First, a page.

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Can I fetch the value of a non-standard CSS property via Javascript?

How can I use jquery to retrieve all elements with a made-up or non-standard CSS attribute? For example, if the attribute is "emotion" and its value "happy", how could I traverse the dom and retrieve the element with said attribute, and if necessary, it's value?

HTML...

<div class="book">
</div>

CSS..

.book {
emotion:happy;
}

Javascript/jquery query to find book by it having the emotion attribute.

???

Thank you!

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marked as duplicate by Vohuman, Tats_innit, sachleen, Jeremy Banks, Jason Sturges Jul 19 '12 at 2:05

This question has been asked before and already has an answer. If those answers do not fully address your question, please ask a new question.

1  
If you're going with HTML5, you can use data attributes: javascriptkit.com/dhtmltutors/customattributes.shtml –  Marc B Jul 18 '12 at 1:07
    
Why would you not want to just use a class? –  honyovk Jul 18 '12 at 1:09
    
I would use class="book emotion-happy",then it can be accessed/changed using .className. –  uınbɐɥs Jul 18 '12 at 2:00

5 Answers 5

Invalid or unknown CSS Properties(not attributes) will be ignored by the browser, and there is no way to access them as they are not added to the DOM.

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2  
Yes; that, and why would one want to create a non-standard CSS attribute? –  honyovk Jul 18 '12 at 1:10
1  
+1 and for duplicate mention as well :) –  Tats_innit Jul 18 '12 at 1:44
    
@Tats_innit lol, thank you bruv :) –  Vohuman Jul 18 '12 at 1:46

You want to use data attributes as in here:

<div class="book" data-emotion="happy"></div>

and get with jQuery as:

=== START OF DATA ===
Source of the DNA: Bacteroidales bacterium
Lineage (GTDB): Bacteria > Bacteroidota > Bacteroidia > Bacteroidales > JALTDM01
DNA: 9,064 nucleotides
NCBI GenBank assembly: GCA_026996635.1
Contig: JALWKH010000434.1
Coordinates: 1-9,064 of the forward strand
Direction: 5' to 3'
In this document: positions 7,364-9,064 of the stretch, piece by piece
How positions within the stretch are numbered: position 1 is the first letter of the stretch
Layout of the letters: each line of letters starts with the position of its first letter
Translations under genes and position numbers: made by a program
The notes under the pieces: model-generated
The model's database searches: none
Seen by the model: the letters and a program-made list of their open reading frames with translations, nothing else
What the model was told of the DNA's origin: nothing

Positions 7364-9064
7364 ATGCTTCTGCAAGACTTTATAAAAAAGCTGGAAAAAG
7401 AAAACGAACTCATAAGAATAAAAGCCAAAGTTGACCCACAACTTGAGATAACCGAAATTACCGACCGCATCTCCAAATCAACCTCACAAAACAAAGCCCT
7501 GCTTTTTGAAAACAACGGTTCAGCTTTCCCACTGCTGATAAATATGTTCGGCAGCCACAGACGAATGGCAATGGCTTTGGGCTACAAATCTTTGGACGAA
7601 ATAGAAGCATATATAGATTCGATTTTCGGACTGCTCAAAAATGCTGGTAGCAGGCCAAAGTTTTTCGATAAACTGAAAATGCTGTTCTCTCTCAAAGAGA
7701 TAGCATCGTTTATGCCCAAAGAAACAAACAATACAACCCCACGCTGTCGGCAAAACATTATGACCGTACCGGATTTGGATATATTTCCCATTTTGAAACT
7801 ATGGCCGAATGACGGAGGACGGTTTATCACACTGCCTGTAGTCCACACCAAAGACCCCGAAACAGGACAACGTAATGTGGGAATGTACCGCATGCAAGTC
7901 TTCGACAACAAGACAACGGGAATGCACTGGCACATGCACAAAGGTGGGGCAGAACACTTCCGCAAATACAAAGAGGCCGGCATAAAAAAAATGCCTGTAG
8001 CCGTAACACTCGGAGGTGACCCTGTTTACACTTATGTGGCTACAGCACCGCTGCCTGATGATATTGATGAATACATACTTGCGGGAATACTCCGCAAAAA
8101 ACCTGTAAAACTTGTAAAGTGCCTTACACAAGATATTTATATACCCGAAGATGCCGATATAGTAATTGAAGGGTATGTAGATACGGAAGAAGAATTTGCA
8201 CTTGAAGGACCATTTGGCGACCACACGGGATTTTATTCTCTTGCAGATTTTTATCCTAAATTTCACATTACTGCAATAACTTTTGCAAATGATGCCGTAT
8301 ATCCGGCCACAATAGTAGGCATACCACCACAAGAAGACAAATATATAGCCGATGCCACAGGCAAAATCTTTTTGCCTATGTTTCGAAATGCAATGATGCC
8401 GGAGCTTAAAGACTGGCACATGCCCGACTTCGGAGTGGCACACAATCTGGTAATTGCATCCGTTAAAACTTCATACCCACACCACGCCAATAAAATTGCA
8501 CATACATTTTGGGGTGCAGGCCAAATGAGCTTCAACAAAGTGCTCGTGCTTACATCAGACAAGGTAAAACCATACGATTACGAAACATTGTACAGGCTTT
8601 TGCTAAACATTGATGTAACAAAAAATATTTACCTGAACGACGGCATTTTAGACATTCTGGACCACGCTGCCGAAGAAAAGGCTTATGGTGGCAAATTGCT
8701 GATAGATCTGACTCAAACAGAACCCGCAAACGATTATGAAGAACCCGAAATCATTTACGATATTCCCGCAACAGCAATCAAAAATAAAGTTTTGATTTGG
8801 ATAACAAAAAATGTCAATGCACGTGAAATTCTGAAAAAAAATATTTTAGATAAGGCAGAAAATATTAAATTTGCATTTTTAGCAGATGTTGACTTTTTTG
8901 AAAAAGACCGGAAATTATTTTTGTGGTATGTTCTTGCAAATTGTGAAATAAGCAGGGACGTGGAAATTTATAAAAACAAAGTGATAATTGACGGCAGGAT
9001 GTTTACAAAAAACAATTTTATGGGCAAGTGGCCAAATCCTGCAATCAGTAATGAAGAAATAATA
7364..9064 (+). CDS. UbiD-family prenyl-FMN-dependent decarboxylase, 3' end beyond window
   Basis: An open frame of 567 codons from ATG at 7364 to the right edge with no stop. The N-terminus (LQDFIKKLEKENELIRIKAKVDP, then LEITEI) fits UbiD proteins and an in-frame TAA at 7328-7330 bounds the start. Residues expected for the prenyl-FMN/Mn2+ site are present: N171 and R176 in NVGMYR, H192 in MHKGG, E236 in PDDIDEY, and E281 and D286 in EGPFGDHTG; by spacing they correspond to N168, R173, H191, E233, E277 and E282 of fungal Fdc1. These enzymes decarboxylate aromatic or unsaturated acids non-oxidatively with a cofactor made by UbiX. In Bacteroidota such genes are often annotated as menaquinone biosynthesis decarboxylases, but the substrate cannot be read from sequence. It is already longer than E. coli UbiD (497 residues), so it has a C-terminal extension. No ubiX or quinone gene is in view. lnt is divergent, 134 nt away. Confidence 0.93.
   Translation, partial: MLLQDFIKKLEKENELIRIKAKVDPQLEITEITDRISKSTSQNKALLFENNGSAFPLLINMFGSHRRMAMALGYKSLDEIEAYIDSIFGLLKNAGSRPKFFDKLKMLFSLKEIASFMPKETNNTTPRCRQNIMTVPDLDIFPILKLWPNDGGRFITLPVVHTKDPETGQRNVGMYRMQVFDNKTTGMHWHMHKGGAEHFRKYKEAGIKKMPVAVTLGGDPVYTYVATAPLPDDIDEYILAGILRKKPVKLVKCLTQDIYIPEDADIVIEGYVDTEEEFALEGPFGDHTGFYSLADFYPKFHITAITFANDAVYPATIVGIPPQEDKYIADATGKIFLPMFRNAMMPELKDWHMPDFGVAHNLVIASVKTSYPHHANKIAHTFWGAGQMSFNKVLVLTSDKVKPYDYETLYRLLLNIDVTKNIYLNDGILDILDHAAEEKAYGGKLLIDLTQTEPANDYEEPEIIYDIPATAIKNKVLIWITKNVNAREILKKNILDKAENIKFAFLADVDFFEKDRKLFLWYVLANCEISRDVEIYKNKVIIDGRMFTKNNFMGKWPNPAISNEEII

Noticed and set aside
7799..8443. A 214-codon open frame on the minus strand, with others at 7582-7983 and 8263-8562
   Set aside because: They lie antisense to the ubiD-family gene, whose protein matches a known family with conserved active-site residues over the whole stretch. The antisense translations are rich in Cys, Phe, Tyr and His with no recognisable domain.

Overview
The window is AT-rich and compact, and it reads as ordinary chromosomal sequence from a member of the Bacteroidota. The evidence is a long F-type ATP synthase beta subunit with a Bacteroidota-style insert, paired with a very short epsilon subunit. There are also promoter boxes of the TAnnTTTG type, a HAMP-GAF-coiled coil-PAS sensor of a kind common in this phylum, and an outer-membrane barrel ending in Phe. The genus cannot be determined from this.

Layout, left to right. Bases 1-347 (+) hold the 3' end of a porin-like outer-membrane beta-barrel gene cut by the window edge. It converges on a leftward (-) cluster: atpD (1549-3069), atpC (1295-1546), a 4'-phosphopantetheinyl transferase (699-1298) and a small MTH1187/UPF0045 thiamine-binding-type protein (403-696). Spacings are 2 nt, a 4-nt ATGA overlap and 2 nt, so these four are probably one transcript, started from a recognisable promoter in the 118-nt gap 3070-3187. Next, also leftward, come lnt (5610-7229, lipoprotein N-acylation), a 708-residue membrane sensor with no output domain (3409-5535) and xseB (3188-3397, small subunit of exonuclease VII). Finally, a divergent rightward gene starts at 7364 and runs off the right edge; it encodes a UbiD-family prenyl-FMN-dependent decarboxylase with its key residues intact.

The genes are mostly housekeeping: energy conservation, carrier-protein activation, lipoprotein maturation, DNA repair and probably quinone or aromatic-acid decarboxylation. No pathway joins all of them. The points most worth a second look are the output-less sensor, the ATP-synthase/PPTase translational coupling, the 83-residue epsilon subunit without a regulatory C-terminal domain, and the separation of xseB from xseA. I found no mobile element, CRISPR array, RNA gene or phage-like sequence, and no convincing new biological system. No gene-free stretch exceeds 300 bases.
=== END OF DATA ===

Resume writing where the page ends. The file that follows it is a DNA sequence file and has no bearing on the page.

$('.book[data-emotion="happy"]');
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You can get elements with arbitrary attributes in the DOM:

​<div emotion="happy">:)</div>​​​​​​​​​​​​​​​​​​​​​​​​​​​
...
console.log(​$('div[emotion="happy"]').text()​​​​​​​​​​​​​​​​​​​​​);​
// prints ":)"

... but it's better to do:

​<div data-emotion="happy">:)</div>​​​​​​​​​​​​​​​​​​​​​​​​​​​
...
console.log(​$('div[data-emotion="happy"]').text()​​​​​​​​​​​​​​​​​​​​​);​
// prints ":)"

Because using data- user-defined attributes is recommended in HTML5.

It won't be parsed as a CSS rule, either, and why would you want that?

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I am trying to write something in JavaScript that supports future CSS –  zallarak Jul 18 '12 at 1:34
1  
You shouldn't be selecting by properties OF a CSS class, anyway. Select by the class itself. –  ash Jul 18 '12 at 2:06

Although I reckon you can / should not be searching elements based on css property:

Rest I hope it helps the cause :)

plz try this:

var x = $('div').filter(function(){ return this.style.some_prop == 'whatever' });
                                                        ^------- ------ ^

Note: In case you want to search with respect to the attributes see here

$(parentElement).find('*[someAttributeName]').each(function(index){
    doSomething(this);
});
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Your example does not work. –  zallarak Jul 18 '12 at 1:29
    
@zallarak brilliant and you downvoted because? what is not working? can you explain a bit? please :) –  Tats_innit Jul 18 '12 at 1:34
1  
+1 for filtering :) –  Vohuman Jul 18 '12 at 1:39
1  
@Raminson lol Thanks bruv, lol I will up vote you as well wait, :) –  Tats_innit Jul 18 '12 at 1:41
    
@Tats_innit yes, it does not work nor did the other guys' example which you both asserted worked until I posted a jsfiddle [now deleted]. Not trying to argue with you guys, I am just trying to figure it out. –  zallarak Jul 18 '12 at 2:11
up vote 1 down vote accepted

A workaround someone mentioned to me in person is to use a CSS parser, such as: http://glazman.org/JSCSSP/index.html

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Hey good link! :) +1 to you anyways! –  Tats_innit Jul 19 '12 at 9:15

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